Privacy guaranteed - Your email is not shared with anyone.

Welcome to Glock Forum at

Why should YOU join our forums?

  • Reason #1
  • Reason #2
  • Reason #3

Site Description

Matt Furey??

Discussion in 'The Martial Arts Forum' started by MtCowboy, May 1, 2005.

  1. MtCowboy


    Sep 20, 2002
    Wasilla, AK
    Hey I was wondering if anyone on this here forum has had any experience with Matt Furey's training programs. I always like to get feedback from other sources on something like this. Thanks. MtCowboy
  2. Matt Furey has good stuff. His exercised do work and make alot of sense. I do them frequently and am making them part of my fitness routine. I will not tell you one way or another if the money is worth while though. He has to make a living somehow, and selling information is how he does it.
    The exercises are not necessarily ground breaking or revolutionary. If you wrestled in high school you probably did most of his calisthenics. The "royal court" as he calls them are a series of three exercises that would take, in all likelyhood, less than 15 minutes a day to knock you on your butt.
    All that being said, there are things that his stuff cannot touch compared to deadlifts, clean and jerks, and pullups. His handstand pushups really are challenging. I keep saying "his", but he did not invent them they have all been around for awhile.
    I hope this helps,

  3. BlackBelt


    Aug 23, 2000
    +1 w/Garythenuke
    I use Matt's 3 Royal Court exercises at home every morning. His programs are kind of pricey for what you get (in my opinion). He's not doing anything groundbreaking, just good ol' fashioned body weight/resistance exercises.
    I have added the Royal court exercises into my basic karate classes, because they do seem to get everybody in shape pretty quick.
    After I added them in, a student reminded me that years ago I was doing the same exercises, minus the back bridge.
    He has some extreme pricing on some other programs that he sells, but it's his business, so who am I to say what's worth it or not?
    It appears that he has basically repackaged exercises that were popular years ago, and is selling them with a new wrapping on the box.
    But, I would reccomend buying his book called Combat Conditioning.
    I also get an e-mail from him everyday with tips on working out. Of course they are sales-tools for his stuff, but there is also some pretty good info in them for free.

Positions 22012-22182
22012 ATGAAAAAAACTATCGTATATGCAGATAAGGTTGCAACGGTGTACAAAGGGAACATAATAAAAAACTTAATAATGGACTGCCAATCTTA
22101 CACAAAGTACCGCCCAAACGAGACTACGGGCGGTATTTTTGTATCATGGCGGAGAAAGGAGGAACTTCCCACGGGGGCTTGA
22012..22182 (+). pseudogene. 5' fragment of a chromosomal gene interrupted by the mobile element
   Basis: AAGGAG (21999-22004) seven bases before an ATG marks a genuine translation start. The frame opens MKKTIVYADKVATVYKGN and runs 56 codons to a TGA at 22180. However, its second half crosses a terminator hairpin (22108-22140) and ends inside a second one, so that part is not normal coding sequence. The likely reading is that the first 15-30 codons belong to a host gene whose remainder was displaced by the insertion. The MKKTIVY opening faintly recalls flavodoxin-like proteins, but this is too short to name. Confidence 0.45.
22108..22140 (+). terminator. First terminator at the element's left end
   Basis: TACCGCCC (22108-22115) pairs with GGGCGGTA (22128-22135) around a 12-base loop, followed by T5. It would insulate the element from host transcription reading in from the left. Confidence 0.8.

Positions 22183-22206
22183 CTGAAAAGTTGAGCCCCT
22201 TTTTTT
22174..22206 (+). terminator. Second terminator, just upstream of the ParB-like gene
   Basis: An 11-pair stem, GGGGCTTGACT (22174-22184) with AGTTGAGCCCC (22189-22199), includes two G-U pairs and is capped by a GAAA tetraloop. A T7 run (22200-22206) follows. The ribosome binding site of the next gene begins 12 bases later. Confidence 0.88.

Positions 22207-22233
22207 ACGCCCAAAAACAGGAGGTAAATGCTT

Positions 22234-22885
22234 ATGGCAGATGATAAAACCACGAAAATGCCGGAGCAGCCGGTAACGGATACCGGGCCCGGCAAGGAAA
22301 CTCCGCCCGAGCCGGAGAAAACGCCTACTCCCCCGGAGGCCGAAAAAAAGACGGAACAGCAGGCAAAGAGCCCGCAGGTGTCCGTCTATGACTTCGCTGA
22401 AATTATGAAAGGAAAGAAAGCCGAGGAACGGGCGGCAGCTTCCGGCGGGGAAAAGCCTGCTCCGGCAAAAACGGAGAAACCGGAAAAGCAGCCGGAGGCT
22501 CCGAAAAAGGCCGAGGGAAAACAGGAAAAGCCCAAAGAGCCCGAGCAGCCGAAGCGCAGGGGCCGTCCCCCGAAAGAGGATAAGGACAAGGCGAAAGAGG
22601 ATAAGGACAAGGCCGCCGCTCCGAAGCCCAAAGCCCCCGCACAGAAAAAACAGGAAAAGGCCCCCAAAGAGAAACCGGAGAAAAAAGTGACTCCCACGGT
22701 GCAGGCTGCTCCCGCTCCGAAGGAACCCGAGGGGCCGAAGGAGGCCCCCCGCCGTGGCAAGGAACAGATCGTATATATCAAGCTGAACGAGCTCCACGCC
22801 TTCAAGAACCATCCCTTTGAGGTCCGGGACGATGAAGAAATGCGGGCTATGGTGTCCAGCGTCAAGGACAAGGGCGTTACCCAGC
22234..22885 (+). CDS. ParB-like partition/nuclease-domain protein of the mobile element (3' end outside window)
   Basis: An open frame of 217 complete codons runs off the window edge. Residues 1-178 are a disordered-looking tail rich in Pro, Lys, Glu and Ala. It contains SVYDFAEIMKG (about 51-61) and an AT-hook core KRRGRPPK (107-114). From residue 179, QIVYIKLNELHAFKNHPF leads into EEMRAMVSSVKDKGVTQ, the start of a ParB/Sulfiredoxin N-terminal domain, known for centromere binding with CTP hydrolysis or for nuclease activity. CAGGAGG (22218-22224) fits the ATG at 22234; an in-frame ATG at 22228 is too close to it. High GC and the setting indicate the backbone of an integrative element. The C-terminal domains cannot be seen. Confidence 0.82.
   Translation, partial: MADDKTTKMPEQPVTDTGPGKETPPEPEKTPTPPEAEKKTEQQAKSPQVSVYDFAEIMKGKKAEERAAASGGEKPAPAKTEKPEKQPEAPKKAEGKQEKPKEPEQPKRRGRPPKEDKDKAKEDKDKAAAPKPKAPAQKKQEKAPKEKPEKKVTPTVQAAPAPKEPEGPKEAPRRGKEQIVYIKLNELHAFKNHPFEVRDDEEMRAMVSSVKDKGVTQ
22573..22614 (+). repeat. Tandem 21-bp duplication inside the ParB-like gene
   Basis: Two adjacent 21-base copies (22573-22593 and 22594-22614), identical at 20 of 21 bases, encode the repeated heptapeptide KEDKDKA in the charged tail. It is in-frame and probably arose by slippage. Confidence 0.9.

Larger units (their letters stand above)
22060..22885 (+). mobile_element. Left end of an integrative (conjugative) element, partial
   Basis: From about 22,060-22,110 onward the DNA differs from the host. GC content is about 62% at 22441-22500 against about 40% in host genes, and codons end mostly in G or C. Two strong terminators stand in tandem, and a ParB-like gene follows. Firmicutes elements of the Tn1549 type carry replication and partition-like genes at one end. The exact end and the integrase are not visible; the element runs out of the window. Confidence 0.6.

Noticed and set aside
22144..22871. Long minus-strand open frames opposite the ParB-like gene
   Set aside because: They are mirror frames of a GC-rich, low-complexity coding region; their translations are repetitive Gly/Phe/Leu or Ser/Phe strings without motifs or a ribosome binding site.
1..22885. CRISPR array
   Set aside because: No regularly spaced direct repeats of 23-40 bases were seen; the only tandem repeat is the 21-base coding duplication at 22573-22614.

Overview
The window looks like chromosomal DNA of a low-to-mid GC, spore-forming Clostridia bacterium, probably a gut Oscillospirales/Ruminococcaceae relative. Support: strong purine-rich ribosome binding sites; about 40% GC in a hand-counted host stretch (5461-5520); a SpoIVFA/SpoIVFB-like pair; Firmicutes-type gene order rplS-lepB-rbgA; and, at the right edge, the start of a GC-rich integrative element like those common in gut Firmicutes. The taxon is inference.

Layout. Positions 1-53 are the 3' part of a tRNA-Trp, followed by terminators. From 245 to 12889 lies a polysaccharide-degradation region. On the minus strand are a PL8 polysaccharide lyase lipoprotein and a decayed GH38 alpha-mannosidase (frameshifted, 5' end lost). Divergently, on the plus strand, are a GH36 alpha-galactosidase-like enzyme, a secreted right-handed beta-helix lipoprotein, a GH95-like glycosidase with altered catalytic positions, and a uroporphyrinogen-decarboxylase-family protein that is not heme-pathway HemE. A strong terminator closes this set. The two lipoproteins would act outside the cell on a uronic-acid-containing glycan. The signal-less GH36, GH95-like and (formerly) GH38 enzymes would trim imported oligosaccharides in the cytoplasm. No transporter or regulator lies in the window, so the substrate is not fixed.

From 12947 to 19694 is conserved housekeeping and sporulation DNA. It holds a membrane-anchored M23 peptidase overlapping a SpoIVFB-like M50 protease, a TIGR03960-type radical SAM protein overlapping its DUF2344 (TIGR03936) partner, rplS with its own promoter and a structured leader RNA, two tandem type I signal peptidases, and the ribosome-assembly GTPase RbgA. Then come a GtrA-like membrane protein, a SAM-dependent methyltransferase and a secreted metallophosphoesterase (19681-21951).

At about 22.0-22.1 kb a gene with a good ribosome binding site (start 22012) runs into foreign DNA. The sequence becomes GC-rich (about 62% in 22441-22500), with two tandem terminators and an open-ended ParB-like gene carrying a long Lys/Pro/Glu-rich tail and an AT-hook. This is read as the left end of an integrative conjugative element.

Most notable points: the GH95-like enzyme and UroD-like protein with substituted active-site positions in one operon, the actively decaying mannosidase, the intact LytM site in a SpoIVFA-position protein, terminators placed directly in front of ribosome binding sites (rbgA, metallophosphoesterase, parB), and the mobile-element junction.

4. Doug in CO

    Doug in CO

    Nov 5, 2000
    Aurora, CO, USA
    I was hesitant to buy "Combat Conditioning" because of a friend who told me he ordered a copy, and it never showed up. I finally broke down because I was interested. It came in about five days with no problems.

    I think he's got some good points about muscle isolation versus complex muscle training. I always wondered when looking at one of those muscle system drawings how you were supposed to find the time to work all of the muscles in isolation without spending eight hours a day. More importantly, how were you supposed to calculate the proportion of workout to dedicate to a minor muscle group to keep in proper balance and proportion to a major one? I think it makes more sense to skip isolation unless you have literally nothing else to do, and concentrate on something that works major groups and all of the stablilizers within normal ranges of motion and expected use.

    His exercises are an ass kicking workout. The only thing I would add is pushups on balls (the approximately 6" or 10 lb. balls are about the right size), and pullups. From what I understand, he added pullups to a more advanced book, wanting to keep "Combat Conditioning" strictly to what you could do without equipment.

    Another nice thing about the approach is that you can do the major three exercises for about 1/2 of the workout, and mix in a large number of "miscellaneous" exercises for the rest. Doing this, you won't do the same workout more than a couple of times a month, if that. It keeps things interesting, and more challenging if you have students. Students mentally prepare for a workout by predicting what is going to happen and deciding to gut through it. Things get interesting when you are unpredictable.
  5. Deputydave

    Deputydave Millennium Member

    Feb 20, 1999
    Matt is in my neck of the woods. I think his prices are a bit steep, but the info is solid. It all depends on if you think it is worthwhile or not. As with anything else, if you order and it collects dust you wasted your money. The exercises will work..if you do.

    Anything he offers on catch wrestling is solid as he learned directly from Karl Gotch. I train with one of the guys Matt has in some of his pics.